Coronavirus changes how funeral services are held

Hackett-Livingston Funeral Home in Shenandoah.

Funeral directors are taking the threat of COVID-19 seriously while still ensuring families will be served during the loss of a loved one.

While the threat changes daily, including how funeral services are held, it proposes a challenge for funeral directors. As of March 16, it has been mandated all gatherings cannot exceed 10 people for the next 15 days, including funeral services.

Funeral directors across Iowa are following the Center for Disease Control and Prevention (CDC) and Governor Kim Reynolds’ recommendations and guidelines. The 10 person limit during a funeral service includes a funeral director and pastor, which would only leave room for eight others.

“We’re looking at some different options as far as visitations,” said Hackett-Livingston Funeral Home Funeral Director, Staci Shearer.

Shearer said as long as the person has not passed away from the COVID-19 virus, visitations wouldn’t change much other than the number of people attending and social distancing. She said it could be an option for some family members to participate in the visitation and others attend the funeral service.

Shearer said funeral homes are not able to allow people to rotate in for visitations keeping the number of people in the building to 10 because it would not allow for proper sanitizing between groups.

“One recommendation was that we don’t have a morning and an afternoon funeral service on the same day,” said Shearer.

Timing funeral services will allow for proper cleaning and disinfecting.

Nishna Valley Funeral Home Director, Pat Leece said staff continues to make sure families receive uninterrupted service. He said if a death occurs amidst the threat, staff will still be there for any family to help guide them through the process.

So what are funeral directors recommending to families?

Leece said there is a grieving process and delaying services can compound that, but so far, he has suggested families wait the 15 days before a service to see if the gathering limitations are lifted. In the event the gathering restrictions are extended, Leece said families will continue with services, with a limit of 10 people in attendance

Shearer said they are encouraging family members to proceed with services and hold a celebration of life, once restrictions are lifted. No restrictions would allow everyone to attend.

“Just sending a card sometimes isn’t enough when you’re grieving the loss of a best friend or a classmate or someone that has influenced your life,” said Shearer. “So there does need to be that gathering time.”

Another function are graveside services. Shearer said these services are held outside, so eight family members, along with the funeral director and pastor, could attend the service. Those eight family members would leave and eight different members could come for a second service.

“Being in the open air, we could rotate but would still have to make sure things were sanitized and there would have to be space between each person,” said Shearer.

Leece is looking at visitation options as well for families.

“I would propose still having a visitation in which people could attend, sign the book and pay their respects with limited interaction,” said Leece.

Shearer and Leece are both working on webcasting or streaming service options.

“I believe I am going to start doing webcasting for most services going forward, even after the scare is over,” said Leece, “with the family’s permission, of course.”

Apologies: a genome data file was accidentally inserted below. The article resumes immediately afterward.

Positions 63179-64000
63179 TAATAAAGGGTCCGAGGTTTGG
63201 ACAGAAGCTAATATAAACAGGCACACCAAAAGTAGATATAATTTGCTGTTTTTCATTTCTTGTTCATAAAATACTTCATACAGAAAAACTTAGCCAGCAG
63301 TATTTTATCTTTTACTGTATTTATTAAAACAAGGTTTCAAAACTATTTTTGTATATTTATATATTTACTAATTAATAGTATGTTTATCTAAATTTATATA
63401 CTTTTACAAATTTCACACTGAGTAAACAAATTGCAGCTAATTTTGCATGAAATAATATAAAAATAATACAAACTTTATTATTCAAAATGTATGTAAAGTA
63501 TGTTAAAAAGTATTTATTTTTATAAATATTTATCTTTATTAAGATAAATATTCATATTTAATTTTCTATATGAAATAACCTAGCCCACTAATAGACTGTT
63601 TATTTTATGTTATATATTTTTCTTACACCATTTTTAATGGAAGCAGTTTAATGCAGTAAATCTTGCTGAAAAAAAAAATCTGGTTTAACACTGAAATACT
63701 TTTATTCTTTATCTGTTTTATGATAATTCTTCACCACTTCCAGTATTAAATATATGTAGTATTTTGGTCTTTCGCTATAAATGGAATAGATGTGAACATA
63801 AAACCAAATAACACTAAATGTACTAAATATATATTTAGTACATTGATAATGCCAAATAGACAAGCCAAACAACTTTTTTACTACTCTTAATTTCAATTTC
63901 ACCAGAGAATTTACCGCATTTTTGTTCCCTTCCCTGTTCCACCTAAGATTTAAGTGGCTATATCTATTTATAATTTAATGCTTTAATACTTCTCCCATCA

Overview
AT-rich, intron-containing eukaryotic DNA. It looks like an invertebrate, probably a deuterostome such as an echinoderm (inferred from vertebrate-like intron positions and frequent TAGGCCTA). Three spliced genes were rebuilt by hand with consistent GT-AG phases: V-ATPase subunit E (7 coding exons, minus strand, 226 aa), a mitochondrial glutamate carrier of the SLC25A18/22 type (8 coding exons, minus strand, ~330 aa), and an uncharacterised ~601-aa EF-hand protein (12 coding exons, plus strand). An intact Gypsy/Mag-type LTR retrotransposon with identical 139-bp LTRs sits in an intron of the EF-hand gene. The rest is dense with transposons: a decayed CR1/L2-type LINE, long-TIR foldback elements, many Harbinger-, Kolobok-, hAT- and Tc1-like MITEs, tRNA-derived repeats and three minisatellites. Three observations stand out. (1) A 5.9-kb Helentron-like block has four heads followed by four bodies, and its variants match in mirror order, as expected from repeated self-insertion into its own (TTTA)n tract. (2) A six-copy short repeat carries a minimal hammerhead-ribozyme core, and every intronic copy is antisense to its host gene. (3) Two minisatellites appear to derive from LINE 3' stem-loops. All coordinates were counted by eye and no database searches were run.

Leece said staff would video record the service and there would be a link on the funeral home website to view the video.

“They could pull up the service at any time along with being able to put a video or slideshow tribute along with it,” said Leece.

Shearer said they are looking at live streaming services to provide more options to families.

Communicating by phone may become more common for funeral directors and families amid the threat of COVID-19.

“To be honest, we care for a lot of families whose kids live out of state,” said Shearer. “So, I’m doing a lot of things over the phone anymore.”

She said the telephone might become more of the norm for a while.

Funeral homes, like the medical community, are facing a shortage of supplies such as facemasks, shoe covers and gloves. Shearer said it is proving to be a challenge for funeral homes as well.

“It’s about being aware and being alert,” said Shearer. “I know a lot of people think that we’re going overboard and being overly cautious, but we have to be overly cautious.”

Shearer said caution needs to be a priority, with most funeral homes in the area running with one funeral director.

Shearer said Hackett-Livingston Funeral Home has three staff members and will help other funeral homes if needed.

Funeral homes follow extra caution in the event of caring for someone who passed away due to COVID-19.

Shearer said there is not an estimated timeframe of how long the coronavirus is alive on the body. She said they must take extreme measures if they have a traditional service which includes embalming. These measures are taken to avoid exposure to the airborne virus.

When someone passes away from COVID-19, Shearer said a viewing will only have immediate family and they would be asked to keep a distance from the coffin and not touch the body.

Shearer said she has also communicated with the religious community that any spiritual practices with regards to dressing of the body could not be done if the person had passed away from COVID-19.

Shearer would like to work on a grieving program, so families have a way to grieve during a time where they are asked to social distance from each other.

“We need to find ways however creative they are to make sure that we’re still taking care of the people we serve,” said Shearer.

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